However, today's game has a lot more different types of pitches and you have specialty pitchers who pitch to just lefties, etc. Ruth may have had the talent to hit the fastball or curve in any era. However, he may not have had the talent to hit the slider or change-up or all of the different types of pitches in the modern era. Even with the modern training regimen, you still need the talent to hit those types of pitches and in different areas of the strike zone, and once pitchers of today's era know that you can't hit a certain type of pitch, they'll just keep throwing it at you all of the time.

Last edited by glchen; 04-24-2017 at 03:17 PM.
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  #27  
Old 04-24-2017, 03:31 PM
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Originally Posted by wondo View Post
Good point, and Jesse was the best of an generation and more. But his 1935 winning big jump is still 2 1/2 feet short of the current record. Athletes are faster, stronger, bigger and better coached.
So are you saying athletes today are getting slower, weaker, smaller and are worse coached? The world record for long jump was set 26 years ago. The second longest jump was 49 years ago. Last year's Olympic championship jump was almost 2 feet shorter than the Olympic champion from 48 years before. Why are long jumpers so bad today?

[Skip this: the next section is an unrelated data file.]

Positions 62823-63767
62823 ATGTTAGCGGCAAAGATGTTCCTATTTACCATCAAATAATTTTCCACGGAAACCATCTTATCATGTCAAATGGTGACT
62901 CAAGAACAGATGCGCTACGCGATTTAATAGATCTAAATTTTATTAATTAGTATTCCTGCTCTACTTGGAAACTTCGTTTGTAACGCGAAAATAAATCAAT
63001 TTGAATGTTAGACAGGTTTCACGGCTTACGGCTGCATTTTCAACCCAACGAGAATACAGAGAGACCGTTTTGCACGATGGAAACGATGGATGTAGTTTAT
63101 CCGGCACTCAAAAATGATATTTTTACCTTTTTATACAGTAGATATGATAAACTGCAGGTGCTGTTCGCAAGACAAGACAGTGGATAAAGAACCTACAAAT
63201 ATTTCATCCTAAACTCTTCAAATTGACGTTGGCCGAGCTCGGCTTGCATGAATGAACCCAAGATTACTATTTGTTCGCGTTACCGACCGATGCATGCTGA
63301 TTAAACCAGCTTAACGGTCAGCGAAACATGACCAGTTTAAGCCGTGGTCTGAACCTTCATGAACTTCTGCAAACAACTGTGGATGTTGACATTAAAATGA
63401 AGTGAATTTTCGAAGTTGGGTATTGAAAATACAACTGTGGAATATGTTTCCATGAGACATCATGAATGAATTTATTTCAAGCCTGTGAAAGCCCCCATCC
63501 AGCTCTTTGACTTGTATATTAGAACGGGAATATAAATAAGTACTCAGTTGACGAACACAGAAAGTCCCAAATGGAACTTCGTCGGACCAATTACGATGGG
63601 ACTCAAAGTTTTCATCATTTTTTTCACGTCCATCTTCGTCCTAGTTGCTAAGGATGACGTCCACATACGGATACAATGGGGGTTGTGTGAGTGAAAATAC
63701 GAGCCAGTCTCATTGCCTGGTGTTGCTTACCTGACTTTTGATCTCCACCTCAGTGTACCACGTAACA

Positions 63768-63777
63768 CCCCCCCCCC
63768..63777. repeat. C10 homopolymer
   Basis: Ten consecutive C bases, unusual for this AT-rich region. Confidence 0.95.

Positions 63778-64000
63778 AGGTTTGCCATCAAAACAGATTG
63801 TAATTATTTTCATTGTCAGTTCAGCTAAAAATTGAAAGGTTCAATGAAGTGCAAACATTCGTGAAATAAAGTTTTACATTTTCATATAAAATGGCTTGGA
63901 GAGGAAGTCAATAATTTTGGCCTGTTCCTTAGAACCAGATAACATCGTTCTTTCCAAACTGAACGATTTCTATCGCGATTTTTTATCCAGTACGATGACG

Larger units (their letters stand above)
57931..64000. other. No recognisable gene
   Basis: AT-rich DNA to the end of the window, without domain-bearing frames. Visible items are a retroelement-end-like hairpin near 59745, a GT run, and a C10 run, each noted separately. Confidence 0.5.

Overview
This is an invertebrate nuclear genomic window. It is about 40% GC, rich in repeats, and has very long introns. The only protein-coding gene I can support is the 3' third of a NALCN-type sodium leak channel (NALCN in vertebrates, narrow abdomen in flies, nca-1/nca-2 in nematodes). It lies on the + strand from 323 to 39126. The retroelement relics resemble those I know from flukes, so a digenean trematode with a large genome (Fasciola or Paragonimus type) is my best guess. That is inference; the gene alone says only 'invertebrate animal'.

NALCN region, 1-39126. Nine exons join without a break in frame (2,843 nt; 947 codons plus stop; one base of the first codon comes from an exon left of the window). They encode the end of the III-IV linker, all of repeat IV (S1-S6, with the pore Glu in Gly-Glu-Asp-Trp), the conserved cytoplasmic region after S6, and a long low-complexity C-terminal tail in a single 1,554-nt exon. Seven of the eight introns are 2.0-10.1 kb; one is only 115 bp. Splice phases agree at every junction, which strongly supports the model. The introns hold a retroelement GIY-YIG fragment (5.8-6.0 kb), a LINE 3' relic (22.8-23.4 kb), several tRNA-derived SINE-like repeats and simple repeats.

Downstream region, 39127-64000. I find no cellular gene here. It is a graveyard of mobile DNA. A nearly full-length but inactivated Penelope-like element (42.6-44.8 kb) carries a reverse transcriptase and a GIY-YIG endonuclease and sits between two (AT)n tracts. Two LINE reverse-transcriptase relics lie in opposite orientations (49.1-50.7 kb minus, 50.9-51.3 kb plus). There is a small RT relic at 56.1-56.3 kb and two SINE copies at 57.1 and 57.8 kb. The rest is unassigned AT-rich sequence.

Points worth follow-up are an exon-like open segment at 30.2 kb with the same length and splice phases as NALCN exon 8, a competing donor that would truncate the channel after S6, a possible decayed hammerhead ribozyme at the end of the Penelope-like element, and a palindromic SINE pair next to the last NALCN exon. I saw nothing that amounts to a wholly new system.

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  #28  
Old 04-24-2017, 03:40 PM
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Ruth the batter would be just as good today so long as he didn't have to face Ruth the pitcher.

Just back from Cooperstown. One article posted on Wall: "Ruth Outduels Big Train 1-0 in 13 innings." Ponder that for a moment.

You really think Ruth wasn't greatest player ever?
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  #29  
Old 04-24-2017, 03:50 PM
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The greatest player of all time would undoubtedly be a star in any era he played in. There are a lot of people who are called the greatest of all time at things and there is always some hyperbole with those statements. But Ruth is different. He is the baseline for all great players to measure up against and no one has even come close. He hit 714 home runs, don't forget he also hit 342 over his career.

Last edited by packs; 04-24-2017 at 03:52 PM.
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  #30  
Old 04-24-2017, 04:02 PM
Marckus99 Marckus99 is offline
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Absolutely.

Not only was he THE greatest hitter he was also one of the greatest pitchers of ALL TIME.

No other player came close.
No one.